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Ingrown toenails


Published: May 14, 2013

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Ingrown toenails are one of the most common and most painful nail complaints seen by the podiatrist. Ingrown nails are often a splinter or spike of nail digging into the soft tissue on the side of the nail, often leading to redness, swelling and can be extremely painful. In more severe cases, it can become infected, leading to pus and bleeding. Usually, toenails grow straight out, however, sometimes one or both corners or sides of the nail curve and grow into the flesh. Any of the toenails can become ingrown, but the problem most often affects the big toe.

What causes ingrown toenails

• Most common cause is improperly trimmed nails.

• Heredity — the nail is just too large for the toe and has curled edges.

• Tight shoes causing pressure and crowding the toes.

• Repeated trauma to the feet from normal activities or from stubbing the toe or having the toe stepped on, may also cause an ingrown nail.

• The most common cause is tight shoe wear causing pressure and crowding the toes.

• Footwear and socks can push your toe flesh onto the nail so that it pierces the skin and, if you sweat excessively, or don’t rotate your footwear, this makes the skin moist and weak, so it can be pierced by the nail.

Who gets ingrown toenails

• Ingrown toenails are more common in teenagers especially those who are active in sports.

• Persons who pick their nails or cut them too low.

• Persons who wear socks or support hose that squeeze the toes or narrow mouth shoes with tight toe boxes.

Prevent ingrown toenails

Cut the nails straight across, don’t cut too low, no shorter than the edge of the toe or longer than the tip of the toes. Use a sharp toenail clipper to cut nails without tapering or rounding the corners. The corner of the nail should be visible above the skin. It’s better to cut the nails after a bath or shower when they are softer and easier to cut. Good hygiene can go a long way to preventing ingrown toenails. Avoid moist feet by rotating your footwear so they can dry out thoroughly. Choose cotton socks and leather shoes or other materials that are breathable and fit well. Protect the feet from trauma and wear shoes and hosiery (socks) with adequate room for the toes. Keep feet clean and dry at all times.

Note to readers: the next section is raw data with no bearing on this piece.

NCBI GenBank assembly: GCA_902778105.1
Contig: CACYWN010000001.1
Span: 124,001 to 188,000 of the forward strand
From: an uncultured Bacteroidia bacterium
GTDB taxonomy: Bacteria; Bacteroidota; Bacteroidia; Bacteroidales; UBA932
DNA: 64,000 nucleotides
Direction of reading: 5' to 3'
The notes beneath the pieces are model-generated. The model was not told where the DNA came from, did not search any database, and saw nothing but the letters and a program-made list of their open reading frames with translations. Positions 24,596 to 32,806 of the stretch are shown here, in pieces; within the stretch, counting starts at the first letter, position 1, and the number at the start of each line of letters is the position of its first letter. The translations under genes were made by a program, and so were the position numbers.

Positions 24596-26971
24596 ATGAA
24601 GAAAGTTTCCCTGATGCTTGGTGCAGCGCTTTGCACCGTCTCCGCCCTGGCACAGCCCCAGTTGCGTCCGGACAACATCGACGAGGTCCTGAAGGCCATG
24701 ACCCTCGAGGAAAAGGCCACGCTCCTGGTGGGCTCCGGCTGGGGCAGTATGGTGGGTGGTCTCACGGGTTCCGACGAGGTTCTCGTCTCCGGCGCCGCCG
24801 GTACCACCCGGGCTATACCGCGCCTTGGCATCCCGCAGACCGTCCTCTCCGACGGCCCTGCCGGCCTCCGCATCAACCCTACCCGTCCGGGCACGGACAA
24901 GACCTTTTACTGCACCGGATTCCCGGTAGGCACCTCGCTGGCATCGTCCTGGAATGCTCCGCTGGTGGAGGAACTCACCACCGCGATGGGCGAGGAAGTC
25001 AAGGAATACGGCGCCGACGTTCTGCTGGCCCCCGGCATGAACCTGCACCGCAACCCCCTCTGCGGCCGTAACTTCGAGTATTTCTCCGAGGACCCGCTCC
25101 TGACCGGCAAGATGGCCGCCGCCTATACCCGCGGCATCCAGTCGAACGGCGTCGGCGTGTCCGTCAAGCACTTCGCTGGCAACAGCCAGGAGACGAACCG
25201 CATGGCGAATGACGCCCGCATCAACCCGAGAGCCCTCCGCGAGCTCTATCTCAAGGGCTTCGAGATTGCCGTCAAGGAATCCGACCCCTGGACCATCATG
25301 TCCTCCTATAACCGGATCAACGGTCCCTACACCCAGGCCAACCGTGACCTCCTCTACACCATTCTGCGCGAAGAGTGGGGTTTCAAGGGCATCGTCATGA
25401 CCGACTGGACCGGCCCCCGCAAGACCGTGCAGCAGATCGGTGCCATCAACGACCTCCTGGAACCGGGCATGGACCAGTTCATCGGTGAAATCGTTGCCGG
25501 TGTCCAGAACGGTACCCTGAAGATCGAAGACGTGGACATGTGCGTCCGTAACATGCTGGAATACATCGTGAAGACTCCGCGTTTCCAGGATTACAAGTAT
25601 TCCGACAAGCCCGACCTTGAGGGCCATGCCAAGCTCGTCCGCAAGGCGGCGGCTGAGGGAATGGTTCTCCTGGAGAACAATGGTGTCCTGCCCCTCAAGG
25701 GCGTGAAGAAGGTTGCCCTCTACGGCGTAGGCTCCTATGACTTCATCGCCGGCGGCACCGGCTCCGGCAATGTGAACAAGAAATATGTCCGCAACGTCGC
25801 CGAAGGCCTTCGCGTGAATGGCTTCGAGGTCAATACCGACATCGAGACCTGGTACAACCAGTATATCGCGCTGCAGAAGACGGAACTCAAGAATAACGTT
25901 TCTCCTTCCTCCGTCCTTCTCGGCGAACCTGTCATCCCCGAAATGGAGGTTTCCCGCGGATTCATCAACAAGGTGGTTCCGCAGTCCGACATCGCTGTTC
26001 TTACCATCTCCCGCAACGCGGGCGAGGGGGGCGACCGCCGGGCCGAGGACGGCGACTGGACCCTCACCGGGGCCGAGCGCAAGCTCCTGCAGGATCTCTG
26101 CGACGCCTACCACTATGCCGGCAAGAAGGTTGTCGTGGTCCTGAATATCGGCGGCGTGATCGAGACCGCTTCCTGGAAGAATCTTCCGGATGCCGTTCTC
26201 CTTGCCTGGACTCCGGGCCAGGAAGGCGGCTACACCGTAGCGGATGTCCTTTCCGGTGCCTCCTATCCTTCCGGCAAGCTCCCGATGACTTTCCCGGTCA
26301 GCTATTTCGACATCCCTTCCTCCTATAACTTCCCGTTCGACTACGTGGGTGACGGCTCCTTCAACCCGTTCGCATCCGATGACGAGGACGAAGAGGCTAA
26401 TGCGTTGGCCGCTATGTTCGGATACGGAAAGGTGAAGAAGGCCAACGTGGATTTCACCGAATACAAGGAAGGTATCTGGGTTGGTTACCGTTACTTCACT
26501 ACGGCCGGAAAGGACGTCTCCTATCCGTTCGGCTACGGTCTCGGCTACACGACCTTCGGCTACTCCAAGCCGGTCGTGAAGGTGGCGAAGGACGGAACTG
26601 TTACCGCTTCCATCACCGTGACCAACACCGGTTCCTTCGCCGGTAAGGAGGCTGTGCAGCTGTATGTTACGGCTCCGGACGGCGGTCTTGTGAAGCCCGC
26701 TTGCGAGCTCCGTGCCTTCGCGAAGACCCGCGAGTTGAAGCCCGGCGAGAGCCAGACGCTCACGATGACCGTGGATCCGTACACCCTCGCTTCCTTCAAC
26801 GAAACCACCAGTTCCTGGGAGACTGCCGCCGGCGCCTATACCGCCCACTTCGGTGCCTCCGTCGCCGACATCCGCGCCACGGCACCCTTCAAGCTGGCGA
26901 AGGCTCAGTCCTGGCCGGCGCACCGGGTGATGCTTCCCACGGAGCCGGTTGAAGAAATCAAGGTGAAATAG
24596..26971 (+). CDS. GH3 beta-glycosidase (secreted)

If left untreated, and they become infected, the infection can spread to the rest of the toe and foot. The quicker you treat them, the less painful the toe and the treatment.

Treating ingrown toenails

Treatment of an ingrown toenail depends on how bad it is. For the most basic ingrown toenail, the podiatrist will carefully remove the offending spike of nail causing the problem.

If the ingrown toenail progresses and becomes too painful to touch, the podiatrist may have to use a local anesthetic to numb the toe, before removing the offending portion of nail. The podiatrist will cut the ingrown portion of the nail and may prescribe a topical or oral medication to treat the infection. Very seldom are antibiotics needed to treat this condition as long as the ingrown portion of the nail is removed. If ingrown nails are a chronic problem, your podiatrist can perform a procedure to permanently fix the problem. The corner of the nail that in-grows, along with the matrix or root of that piece of nail, is removed and a chemical, a laser or other method is used to prevent re-growth. This procedure developed by podiatrists, is over 97 percent successful. After the procedure, the nail will be narrower but appears the same as before. You will have to return for post-op visits so the podiatrist can make sure the area heals correctly.

If you have an ingrown toenail you should see a podiatrist as soon as possible. While you are waiting to see the podiatrist, if you suspect an infection due to the ingrown toenail, immerse the foot in cool water and vinegar soak for a few minutes, or a basin of soapy water, then apply an antiseptic and a bandage to the area. Rest your foot as much as possible and wear shoes with plenty of room or with open toes.  Persons with diabetes, peripheral arterial disease or other circulation problems must never soak their feet or try to treat the ingrown nail themselves. They should see the podiatrist as soon as possible.


• For more information email us at foothealth242@gmail.com or visit us at www.apma.org, foothealth.org or feetforlife.org. To see a podiatrist, visit Bahamas Foot Centre, Rosetta Street or call 325-2996 or at Bahamas Surgical Associates, Albury Lane or call 394-5820 for an appointment today.


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